3. In order to support its contention that, despite his inability to show evidence of regular employment or other legitimate source of income, appellant regularly made sizable expenditures, the State attempted to introduce in evidence a bill for nearly $800 for recent repairs to his luxury-class automobile. The court refused to admit the bill on hearsay grounds but indicated that it would be admissible if authenticated. During a lunch break the prosecutor arranged for an official of the automobile dealership to appear in court to authenticate the bill, which was thereafter admitted. According to the record, the State had not planned to call this witness until the court required testimonial authentication of the document.
When the witness appeared in the courtroom following the lunch break, defense counsel objected to his testifying without the statutory ten-day notice. The court offered to give defense counsel time to talk with the witness. Counsel replied that he had already done so and had learned the nature of the testimony, but that he needed additional time "to establish the background on this and the evidence that would be necessary to explain his testimony," and also that he had had no time to confer with his client regarding this expected testimony. The record shows that the court then granted counsel time to confer with defendant/appellant.
In the circumstances of the instant case it would seem that permitting the unannounced witness to testify briefly as to the authenticity of the bill -- in oral amplification, as it were, of the written document -- would not constitute error. Moreover, there is ample precedent in Georgia law for permitting testimony in such circumstances as obtain here, as an exception to OCGA 17-7-110. See, e.g., White v. State, 253 Ga. 106 (317 SE2d 196) (1984); Boscaino v. State, 186 Ga. App. 133 (366 SE2d 789) (1988). See also Fleming v. State, 236 Ga. 434 (224 SE2d 15) (1976); Yeomans v. State, 229 Ga. 488 (192 SE2d 362) (1972).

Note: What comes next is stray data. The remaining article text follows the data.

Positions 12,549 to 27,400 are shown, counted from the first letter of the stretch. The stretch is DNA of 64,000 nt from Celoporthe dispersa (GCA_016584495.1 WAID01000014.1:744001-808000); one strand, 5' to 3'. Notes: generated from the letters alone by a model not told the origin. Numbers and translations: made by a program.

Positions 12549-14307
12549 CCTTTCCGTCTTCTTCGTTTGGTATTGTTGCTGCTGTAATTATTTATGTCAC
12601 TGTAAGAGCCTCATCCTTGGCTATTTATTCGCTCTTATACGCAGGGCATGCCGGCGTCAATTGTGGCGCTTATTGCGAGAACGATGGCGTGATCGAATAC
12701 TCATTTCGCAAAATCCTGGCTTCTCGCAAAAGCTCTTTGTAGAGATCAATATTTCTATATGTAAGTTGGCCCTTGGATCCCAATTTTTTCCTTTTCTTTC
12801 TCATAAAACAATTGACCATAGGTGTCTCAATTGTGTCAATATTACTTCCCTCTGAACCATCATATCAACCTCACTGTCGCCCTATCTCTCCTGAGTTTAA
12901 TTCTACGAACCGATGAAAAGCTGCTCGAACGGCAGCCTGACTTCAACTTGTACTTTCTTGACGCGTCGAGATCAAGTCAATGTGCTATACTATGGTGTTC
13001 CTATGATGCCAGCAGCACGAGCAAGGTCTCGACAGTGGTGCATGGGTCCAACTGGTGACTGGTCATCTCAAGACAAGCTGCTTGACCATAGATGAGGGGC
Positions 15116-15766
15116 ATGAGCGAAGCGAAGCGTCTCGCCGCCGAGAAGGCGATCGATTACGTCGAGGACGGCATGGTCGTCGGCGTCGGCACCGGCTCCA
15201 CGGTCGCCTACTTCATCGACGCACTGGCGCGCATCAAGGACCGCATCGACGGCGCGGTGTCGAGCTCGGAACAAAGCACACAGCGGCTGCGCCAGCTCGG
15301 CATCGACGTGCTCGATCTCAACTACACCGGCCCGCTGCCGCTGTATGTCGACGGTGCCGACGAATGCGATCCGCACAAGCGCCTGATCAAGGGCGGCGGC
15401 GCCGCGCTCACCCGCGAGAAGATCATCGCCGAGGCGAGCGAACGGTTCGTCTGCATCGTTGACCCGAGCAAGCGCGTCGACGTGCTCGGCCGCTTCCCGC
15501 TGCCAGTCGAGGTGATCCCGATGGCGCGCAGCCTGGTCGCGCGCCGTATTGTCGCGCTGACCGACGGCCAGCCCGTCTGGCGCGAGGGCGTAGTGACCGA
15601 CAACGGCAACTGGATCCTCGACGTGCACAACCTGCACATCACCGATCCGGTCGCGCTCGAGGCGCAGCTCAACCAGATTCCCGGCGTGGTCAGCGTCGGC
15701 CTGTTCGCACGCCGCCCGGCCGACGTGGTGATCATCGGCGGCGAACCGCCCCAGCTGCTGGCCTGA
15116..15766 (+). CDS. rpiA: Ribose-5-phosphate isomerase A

4. In his fourth enumeration appellant contends that the court erred in denying him a continuance. Our scrutiny of the trial transcript reveals that other evidence was adduced at trial to demonstrate the disparity between appellant's legitimate income (and that of his common-law wife) and his expenditures, and that this evidence was sufficient to authorize the jury to find that appellant had one or more undisclosed sources of income. It is difficult, in light of the nature of the challenged testimony and the presentation of the other evidence, to conceive how a continuance predicated on the dealership official's testimony could have enabled defense counsel to find or produce evidence sufficient to rebut the evidence on this point. Moreover, defense counsel knew or should have known that evidence of this sort could be expected to constitute a part of the State's case, and should therefore have been prepared, before the trial began, to attempt to rebut it. See, e.g., Legare v. State, 243 Ga. 744, 749 (257 SE2d 247) (1972). We find no error here.
5. Appellant enumerates as error the trial court's admitting evidence regarding the presence of guns in his house, contending that such evidence was both irrelevant and prejudicial. Examination of the trial transcript reveals (1) that testimony regarding the weapons was relevant to the issue of the law enforcement officers' entry of appellant's premises with their own weapons drawn; and (2) that the challenged testimony was first elicited by co-defendant's counsel during his cross-examination of one of the officers and was elicited twice more by counsel for one or the other of the defendants, without objection. It was only when the guns themselves were tendered in evidence that counsel objected, and the trial court properly ruled that the tendered weapons were relevant to the jury's consideration of appellant's intent to conceal and protect the illegal substance which he was charged with possessing and distributing. We find no indication that such evidence was either irrelevant or introduced solely for the purpose of inflaming the jurors' minds against appellant. This enumeration has no merit.
6. A verdict of acquittal should be directed only when there is no conflict in the evidence and the evidence demands a verdict as a matter of law. OCGA 17-9-1. According to the record, the evidence on the charge of possession on which appellant sought a directed verdict of acquittal falls far short of the statutory standard. This enumeration is devoid of merit.
Dupont K. Cheney, District Attorney, J. Thomas Durden, Assistant District Attorney, for appellee.
Richard D. Phillips, for appellant.
DECIDED JUNE 21, 1990.
Saturday May 23 14:06 EDT